- How Psychologically Safe is Your Workplace?
- February 14, 2013 | Author: Kristin Taylor
- Law Firm: Cassels Brock & Blackwell LLP - Toronto Office
“Psychological health and safety in the workplace - Prevention, promotion, and guidance to staged implementation” has been released as a new National Standard by the Canadian Standards Association (“CSA”), the Bureau de normalisation du Quebec and the Mental Health Commission of Canada. The Standard is currently voluntary, although it is common for CSA standards to make their way into legislation and regulation. It establishes best practices for employers to address mental health issues in their workplaces.
The Standard offers a step-by-step approach to developing a psychologically healthy workplace. The steps include:
Identification and elimination of psychological hazards in the workplace (factors to assess include organizational culture, job demands, leadership, clarity of expectations, workload management, engagement, protection from violence, bullying and harassment);
Assessment and control of risks in the workplace associated with hazards that cannot be eliminated;
Implementation of practices that support and promote psychological health and safety in the workplace;
Growing a culture that promotes psychological health and safety in the workplace; and
Monitoring and evaluating the workplace’s achievement of targets and taking preventative and corrective action as necessary.
The Standard is the first of its kind in the world. From a risk management standpoint, it addresses many of the concerns that Canadian adjudicators already have raised in considering complaints involving discrimination based on mental illness. In 2008, for example, the Divisional Court (of the Ontario Superior Court of Justice) faulted an employer for its lack of awareness of its responsibilities under the Human Rights Code, including the absence of any policies or training of managers. The Court ordered substantial damages to the employee and imposed public interest remedies against the employer found to have discriminated against an employee with bipolar disorder. In addition to developing an anti-discrimination and harassment policy, the public interest remedies included the retention of a consultant to train all managers and employees of their human rights obligations with a particular focus on accommodation of persons with mental health issues.1 Although novel, the Standard has a foundation in existing Canadian case law.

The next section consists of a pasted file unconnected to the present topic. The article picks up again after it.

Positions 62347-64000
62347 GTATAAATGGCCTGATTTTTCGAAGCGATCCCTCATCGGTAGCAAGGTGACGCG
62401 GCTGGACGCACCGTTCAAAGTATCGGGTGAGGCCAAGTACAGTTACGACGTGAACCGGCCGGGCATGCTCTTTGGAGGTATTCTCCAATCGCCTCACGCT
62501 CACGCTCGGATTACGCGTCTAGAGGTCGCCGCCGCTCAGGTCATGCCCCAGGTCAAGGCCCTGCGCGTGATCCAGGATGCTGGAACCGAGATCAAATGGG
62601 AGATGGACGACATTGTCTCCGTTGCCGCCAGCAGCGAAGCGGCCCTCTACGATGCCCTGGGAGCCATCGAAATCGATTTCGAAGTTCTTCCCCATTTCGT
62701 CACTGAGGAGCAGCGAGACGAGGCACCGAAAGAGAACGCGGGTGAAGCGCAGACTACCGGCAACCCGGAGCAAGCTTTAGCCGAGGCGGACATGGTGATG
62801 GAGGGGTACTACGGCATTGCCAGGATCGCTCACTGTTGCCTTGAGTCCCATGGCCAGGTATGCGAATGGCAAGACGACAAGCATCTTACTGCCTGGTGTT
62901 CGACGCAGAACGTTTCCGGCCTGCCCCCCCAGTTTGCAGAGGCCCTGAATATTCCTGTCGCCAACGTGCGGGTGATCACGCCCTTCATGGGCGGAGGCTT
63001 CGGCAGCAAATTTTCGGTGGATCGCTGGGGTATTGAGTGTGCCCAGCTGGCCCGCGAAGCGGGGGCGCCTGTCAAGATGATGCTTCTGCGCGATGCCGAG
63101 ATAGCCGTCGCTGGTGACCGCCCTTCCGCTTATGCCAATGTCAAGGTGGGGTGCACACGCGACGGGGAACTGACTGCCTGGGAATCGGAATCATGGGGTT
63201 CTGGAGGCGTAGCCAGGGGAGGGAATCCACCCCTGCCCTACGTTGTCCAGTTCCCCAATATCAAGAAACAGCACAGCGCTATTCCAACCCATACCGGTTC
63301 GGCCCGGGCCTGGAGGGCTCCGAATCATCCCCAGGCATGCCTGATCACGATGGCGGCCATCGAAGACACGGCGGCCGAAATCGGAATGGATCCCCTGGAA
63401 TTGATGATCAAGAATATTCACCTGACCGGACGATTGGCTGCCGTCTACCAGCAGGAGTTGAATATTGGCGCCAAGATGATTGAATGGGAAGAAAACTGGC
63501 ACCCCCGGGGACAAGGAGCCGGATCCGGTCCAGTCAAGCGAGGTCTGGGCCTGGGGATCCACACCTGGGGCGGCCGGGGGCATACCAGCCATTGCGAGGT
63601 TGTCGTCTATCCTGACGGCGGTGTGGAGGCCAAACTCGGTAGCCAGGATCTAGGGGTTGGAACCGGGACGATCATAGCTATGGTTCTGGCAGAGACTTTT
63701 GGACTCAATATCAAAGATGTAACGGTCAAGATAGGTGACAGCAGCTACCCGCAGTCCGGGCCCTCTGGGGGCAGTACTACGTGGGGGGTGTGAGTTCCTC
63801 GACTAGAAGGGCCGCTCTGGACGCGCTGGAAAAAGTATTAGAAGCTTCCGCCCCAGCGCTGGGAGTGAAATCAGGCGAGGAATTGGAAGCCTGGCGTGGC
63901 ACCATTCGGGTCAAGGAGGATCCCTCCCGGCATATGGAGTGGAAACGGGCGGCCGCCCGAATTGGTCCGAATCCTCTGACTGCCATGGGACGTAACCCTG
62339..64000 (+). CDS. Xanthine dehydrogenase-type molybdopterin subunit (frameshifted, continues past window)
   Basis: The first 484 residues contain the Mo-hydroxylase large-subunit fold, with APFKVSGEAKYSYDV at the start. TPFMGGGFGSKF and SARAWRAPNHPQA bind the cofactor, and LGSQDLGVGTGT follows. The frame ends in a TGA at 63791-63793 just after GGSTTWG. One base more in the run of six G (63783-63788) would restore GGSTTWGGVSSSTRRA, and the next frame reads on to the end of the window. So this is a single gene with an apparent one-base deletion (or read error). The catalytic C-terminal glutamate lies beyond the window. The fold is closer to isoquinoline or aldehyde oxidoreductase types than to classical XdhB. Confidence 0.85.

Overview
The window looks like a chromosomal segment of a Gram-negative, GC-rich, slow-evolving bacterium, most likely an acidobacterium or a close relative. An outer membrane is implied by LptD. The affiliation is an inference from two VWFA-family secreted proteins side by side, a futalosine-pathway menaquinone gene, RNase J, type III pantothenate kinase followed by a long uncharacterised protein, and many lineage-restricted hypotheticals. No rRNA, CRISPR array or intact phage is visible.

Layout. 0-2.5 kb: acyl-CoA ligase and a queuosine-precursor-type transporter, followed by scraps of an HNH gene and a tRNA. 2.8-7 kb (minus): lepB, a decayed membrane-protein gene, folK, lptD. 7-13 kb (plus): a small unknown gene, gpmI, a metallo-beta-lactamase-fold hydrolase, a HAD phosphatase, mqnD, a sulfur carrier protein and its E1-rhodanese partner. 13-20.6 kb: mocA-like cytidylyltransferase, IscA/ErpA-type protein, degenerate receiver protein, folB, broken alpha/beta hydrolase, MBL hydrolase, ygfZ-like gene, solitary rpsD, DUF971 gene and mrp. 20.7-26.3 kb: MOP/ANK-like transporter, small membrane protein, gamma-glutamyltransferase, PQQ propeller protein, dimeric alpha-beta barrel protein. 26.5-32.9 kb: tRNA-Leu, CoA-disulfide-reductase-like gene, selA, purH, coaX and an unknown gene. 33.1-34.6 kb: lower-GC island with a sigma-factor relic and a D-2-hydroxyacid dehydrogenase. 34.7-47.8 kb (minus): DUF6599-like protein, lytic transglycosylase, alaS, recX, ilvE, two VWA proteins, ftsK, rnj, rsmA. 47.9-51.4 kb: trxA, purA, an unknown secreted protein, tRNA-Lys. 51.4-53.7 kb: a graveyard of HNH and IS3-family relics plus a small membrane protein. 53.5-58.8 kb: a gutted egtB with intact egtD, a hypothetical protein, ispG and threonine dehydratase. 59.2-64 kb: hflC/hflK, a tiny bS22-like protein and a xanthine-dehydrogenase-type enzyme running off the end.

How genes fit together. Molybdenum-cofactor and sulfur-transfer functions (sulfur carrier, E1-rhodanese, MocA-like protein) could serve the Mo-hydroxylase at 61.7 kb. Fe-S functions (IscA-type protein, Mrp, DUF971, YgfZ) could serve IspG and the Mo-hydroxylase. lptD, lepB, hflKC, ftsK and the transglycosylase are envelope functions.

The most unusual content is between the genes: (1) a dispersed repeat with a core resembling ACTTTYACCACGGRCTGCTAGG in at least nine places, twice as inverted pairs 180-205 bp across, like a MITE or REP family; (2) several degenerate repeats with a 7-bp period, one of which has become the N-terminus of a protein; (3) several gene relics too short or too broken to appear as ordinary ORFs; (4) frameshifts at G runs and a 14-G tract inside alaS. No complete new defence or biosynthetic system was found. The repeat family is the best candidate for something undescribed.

Statistics on the high costs associated with employee absenteeism and the prevalence of mental illness as the cause for such absenteeism further support the Standard. Employers who get it “right” with psychologically health workplaces stand to benefit by reducing their employee absenteeism which costs the Canadian economy millions of dollars each year.
Although the Standard glosses over this, mental health issues can be truly challenging for employers to address. They often are invisible disabilities and, given their past stigma, sensitivity is critical. Privacy interests must be considered and balanced as part of the accommodation process. The undue hardship standard is high and tends to conflict with the pressure on management and employers to increase productivity and efficiency by doing more with less. Even so, there is much to be gained by promoting mental health in the workplace. Employers are well-advised to consider the Standard as a resource to achieve both the benefits and mitigation of risk associated with a psychologically healthy workplace.
1 ADGA Group Consultants Inc. v. Lane, 2008 CanLII 39605, 91 O.R. (3d) 649 (Div. Ct.).